Monday, October 27, 2008

Legg Laps

Biking Whittier Narrows
My son started riding on Daddy's bike when he was about 15-months-old. We knew he'd love it, because he's gaga over anything with wheels (that includes vacuum cleaners). Parks that used to be a car-ride away are now accessible by bike. Most of the time we just coast around the neighborhood. But a couple weeks ago we bought a bike rack, and we've begun to branch out. We recently enjoyed a Sunday afternoon pedaling around Legg Lake. Never heard of it? It's a supersized pond packed with waterfowl, both domestic and wild. It's a great spot for families. Flat trails rim the lake. There are ample picnic benches, even on crowded weekends. You can also rent bikes here, as well as pedal boats. Many families literally camp out. They bring tents, hammocks, barbeques, etc. My son enjoyed watching goose feathers drift in the wind. If your child even pedals a little, toss that trike in the car, too. She can ride with you--and on her own. Also pack a picnic blanket. Several ice cream/snack carts frequent the area.

This is a heavily used urban park, so don't expect it to be pristine. But Legg Lake is a nice place to relax and check out how other families have fun. Plus, just when I'd given up on spotting interesting birds, a pair of kingfishers zigzagged in front of me! Bring your binoculars.
Legg Lake
Whittier Narrows Recreation Area
Montebello/Pico Rivera

From the 10 or 60 Freeways, travel south on
Rosemead Blvd. Just south of the 60, look for the Legg Lake sign on your left. If this parking lot is full, continue north to another lot. Or get back on Rosemead, turn left on Durfee and park there.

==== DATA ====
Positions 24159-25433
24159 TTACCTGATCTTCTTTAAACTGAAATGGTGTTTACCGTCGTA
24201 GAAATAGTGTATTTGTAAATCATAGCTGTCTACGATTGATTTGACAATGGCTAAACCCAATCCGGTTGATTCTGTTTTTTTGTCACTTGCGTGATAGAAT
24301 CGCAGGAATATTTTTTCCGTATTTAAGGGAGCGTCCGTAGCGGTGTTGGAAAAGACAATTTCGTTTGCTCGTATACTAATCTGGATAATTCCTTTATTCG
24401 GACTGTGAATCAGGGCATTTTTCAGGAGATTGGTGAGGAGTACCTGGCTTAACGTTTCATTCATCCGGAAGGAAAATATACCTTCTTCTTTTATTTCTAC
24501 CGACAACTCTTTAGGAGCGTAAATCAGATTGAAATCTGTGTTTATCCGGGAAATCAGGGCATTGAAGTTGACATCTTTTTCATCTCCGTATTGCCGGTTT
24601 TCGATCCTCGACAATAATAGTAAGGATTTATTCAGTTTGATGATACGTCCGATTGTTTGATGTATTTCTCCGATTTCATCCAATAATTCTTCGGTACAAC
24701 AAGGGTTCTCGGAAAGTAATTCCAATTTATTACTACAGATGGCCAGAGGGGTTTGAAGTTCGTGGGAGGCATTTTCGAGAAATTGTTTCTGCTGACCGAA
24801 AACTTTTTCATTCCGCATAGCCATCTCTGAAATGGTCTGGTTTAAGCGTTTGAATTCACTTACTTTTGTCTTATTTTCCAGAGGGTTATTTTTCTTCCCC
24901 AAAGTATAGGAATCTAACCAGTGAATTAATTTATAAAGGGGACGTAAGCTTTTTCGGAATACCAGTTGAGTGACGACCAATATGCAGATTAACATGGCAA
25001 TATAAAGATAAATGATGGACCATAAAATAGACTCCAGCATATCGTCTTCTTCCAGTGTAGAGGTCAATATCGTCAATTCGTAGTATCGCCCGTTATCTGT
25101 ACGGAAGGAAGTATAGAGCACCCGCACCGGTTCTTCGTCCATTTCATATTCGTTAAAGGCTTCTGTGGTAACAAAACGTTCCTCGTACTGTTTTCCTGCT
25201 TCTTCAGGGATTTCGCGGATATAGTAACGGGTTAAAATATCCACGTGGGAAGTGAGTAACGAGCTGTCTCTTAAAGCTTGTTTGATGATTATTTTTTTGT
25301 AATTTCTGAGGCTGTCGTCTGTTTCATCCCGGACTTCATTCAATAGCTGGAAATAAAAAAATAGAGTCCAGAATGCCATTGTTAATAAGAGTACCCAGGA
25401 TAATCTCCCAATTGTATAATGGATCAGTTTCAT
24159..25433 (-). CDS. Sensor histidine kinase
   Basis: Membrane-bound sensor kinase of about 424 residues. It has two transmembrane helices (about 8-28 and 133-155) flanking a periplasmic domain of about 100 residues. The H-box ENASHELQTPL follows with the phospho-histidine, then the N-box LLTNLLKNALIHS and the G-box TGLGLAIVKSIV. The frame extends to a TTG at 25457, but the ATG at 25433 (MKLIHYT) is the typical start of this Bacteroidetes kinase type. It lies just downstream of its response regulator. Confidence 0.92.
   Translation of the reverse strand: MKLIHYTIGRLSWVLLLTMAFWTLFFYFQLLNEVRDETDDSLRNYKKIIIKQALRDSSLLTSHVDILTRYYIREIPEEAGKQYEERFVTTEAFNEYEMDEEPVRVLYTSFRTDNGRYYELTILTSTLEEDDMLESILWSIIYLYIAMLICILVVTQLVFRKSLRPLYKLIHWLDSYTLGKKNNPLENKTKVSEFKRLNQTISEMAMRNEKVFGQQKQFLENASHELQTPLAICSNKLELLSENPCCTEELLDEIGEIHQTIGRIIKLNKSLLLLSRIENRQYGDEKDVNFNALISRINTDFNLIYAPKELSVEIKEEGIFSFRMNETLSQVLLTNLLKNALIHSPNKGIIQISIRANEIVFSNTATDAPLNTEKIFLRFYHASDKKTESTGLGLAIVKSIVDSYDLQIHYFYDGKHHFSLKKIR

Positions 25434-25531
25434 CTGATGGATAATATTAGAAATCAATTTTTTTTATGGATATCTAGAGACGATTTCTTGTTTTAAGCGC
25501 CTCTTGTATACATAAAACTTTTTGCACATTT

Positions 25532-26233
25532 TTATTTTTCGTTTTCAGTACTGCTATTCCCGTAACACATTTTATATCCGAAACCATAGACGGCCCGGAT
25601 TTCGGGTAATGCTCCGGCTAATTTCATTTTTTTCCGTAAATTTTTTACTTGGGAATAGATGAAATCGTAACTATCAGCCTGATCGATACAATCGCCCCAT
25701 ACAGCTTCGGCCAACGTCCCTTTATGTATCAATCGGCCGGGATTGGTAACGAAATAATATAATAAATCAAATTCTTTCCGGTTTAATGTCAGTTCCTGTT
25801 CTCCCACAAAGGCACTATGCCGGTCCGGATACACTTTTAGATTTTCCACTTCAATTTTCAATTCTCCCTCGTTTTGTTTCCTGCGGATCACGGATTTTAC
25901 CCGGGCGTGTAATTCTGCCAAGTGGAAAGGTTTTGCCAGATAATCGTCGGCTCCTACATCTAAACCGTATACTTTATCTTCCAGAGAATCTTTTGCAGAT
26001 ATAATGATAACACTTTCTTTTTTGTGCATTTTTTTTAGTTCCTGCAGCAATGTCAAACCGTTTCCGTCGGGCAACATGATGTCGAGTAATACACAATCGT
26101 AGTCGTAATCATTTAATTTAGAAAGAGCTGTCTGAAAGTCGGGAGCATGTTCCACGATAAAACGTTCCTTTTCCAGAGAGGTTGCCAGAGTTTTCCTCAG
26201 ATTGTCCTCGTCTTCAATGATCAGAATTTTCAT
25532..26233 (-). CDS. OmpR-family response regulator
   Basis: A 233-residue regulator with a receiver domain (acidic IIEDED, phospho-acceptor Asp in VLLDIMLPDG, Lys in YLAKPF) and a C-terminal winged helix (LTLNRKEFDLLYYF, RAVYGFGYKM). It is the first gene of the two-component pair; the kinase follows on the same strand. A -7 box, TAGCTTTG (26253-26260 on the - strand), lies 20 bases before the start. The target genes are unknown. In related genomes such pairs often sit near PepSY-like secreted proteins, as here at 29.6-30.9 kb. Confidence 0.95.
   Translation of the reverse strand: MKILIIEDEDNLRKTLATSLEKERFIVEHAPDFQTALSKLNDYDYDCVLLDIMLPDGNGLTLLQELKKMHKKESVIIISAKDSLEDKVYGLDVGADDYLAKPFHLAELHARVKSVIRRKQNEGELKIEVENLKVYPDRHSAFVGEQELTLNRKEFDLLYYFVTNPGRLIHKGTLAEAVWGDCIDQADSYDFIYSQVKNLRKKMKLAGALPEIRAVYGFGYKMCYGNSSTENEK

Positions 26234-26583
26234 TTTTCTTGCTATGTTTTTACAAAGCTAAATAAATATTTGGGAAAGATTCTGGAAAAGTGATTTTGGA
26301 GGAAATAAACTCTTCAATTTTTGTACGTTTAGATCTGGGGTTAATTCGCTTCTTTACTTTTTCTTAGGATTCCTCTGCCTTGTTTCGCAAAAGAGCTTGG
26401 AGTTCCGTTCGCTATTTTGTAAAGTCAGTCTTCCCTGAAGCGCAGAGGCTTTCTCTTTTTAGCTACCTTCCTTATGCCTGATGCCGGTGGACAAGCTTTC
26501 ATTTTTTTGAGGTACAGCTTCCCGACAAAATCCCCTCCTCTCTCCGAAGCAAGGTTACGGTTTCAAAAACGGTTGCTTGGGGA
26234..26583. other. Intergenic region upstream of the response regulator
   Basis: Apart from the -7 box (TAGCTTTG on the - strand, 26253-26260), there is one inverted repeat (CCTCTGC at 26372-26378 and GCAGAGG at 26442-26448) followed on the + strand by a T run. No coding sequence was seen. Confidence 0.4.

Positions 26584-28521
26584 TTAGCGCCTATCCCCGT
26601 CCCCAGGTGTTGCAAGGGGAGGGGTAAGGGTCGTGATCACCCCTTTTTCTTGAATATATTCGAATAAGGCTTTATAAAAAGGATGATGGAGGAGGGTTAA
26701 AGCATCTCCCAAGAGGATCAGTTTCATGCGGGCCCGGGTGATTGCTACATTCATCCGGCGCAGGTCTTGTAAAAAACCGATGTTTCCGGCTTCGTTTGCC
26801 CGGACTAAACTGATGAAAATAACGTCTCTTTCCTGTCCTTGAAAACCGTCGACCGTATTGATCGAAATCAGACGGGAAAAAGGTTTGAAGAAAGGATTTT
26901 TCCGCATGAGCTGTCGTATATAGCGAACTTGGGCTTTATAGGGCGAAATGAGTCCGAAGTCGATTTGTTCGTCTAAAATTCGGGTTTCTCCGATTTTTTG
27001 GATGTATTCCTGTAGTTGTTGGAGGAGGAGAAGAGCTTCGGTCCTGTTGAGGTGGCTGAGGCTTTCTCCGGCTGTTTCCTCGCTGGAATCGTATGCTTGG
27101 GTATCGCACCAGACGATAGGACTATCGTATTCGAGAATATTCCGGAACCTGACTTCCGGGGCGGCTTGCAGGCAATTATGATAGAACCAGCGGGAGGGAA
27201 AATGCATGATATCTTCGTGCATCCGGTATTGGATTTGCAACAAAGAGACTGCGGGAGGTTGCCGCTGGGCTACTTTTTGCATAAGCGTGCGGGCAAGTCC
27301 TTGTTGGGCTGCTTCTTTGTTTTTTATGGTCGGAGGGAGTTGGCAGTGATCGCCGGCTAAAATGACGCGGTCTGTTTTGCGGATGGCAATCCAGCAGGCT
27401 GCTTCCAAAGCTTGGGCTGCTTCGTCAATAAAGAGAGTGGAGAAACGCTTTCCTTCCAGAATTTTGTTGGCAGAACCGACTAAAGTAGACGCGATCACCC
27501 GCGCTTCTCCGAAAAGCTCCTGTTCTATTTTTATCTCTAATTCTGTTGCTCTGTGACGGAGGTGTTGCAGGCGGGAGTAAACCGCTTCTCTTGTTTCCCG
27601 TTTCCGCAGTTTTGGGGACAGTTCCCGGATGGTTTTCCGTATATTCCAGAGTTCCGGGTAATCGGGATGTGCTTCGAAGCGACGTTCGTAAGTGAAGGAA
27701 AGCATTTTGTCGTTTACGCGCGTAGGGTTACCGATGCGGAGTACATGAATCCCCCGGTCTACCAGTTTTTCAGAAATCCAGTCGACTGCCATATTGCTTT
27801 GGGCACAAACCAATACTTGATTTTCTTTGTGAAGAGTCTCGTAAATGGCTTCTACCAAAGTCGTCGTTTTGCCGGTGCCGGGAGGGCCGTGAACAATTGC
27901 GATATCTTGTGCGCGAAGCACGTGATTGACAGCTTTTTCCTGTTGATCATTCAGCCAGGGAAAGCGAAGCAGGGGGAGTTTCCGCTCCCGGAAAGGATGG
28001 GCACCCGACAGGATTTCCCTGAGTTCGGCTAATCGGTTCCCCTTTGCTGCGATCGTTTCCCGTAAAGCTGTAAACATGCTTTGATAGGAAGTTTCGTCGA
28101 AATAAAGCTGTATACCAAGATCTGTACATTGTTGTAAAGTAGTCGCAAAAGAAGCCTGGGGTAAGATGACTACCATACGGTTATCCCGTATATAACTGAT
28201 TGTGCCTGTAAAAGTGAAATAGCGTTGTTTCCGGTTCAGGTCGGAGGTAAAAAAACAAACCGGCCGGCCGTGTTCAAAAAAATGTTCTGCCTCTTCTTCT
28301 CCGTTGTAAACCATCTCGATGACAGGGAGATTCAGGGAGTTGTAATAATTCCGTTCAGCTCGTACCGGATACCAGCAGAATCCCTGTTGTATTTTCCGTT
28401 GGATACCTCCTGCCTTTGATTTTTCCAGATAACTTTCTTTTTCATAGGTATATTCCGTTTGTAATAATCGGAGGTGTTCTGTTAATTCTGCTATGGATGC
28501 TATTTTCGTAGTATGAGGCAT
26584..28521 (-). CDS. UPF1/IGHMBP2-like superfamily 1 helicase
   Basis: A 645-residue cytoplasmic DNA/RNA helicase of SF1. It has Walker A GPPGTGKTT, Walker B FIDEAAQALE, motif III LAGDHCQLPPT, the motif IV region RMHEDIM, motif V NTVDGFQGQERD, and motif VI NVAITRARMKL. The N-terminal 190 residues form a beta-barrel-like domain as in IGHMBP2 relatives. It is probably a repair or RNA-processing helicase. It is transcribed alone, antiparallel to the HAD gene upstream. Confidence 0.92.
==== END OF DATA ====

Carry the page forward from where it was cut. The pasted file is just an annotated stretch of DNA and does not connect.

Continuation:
Whittier Narrows in the News
A controversy is boiling over a proposed, new discovery center. Currently, there's a very modest center. The San Gabriel River Discovery Center would educate the public--especially kids--about water resources and nature through interactive exhibits, and an artificial wetland. The $30-million project is backed by the Rivers and Mountains Conservancy, water agencies, a local parks group called Amigos
de los Rios, and several local politicians. They say it would educate as many as 24,000 students a year, especially low-income kids. National Audubon Society board member Adan Ortega supports the project: "Nature centers are growing in their importance around the country as science-class resources in underprivileged communities. In many communities a visit to the nature center may be the only activity related to a science unit. As we ponder sustainability, we can't afford to skimp on the resources we make available for kids and families for learning the essential tools of our warmer world."

A group called Friends of the Whittier Narrows Natural Area opposes the project. They say it's too big, and would destroy rare habitat, including some a little bird called the least Bell's vireo needs. The group says the Discovery Center "would largely replace outdoor nature education with indoor oriented activity....Acres of habitat for endangered species would disappear under the football-field-long building." The project would also include a 150-space parking lot. This conflict mirrors the ongoing tension between some traditional (often white) environmentalists and a new breed of urban/Latino environmentalists. Here are two stories I reported for

A battalion of environmental groups in Los Angeles are active on everything from parks to pollution. But for decades, the membership of these groups has been overwhelming white. That’s starting to change. And Latinos here are forming their own environmental groups. It’s put the Los Angeles area at the forefront of a burgeoning Latino Environmental movement. KPCC’s Ilsa Setziol has the story.

(street sound and an ice cream truck)
SETZIOL: Late on a recent afternoon, an ice cream truck noses through a neighborhood of small homes. Winter winds have chased away the smog from much of southern California. But in the City of Commerce, the air still has the sickly-sweet smell and metallic taste of pollution. Sylvia Betancourt peers into the Union Pacific railyard.

BETANCOURT: This right now is a dirty smoking locomotive. In fact it’s the kind you want to report

SETZIOL: Betancourt heads East Yard Communities for Environmental Justice.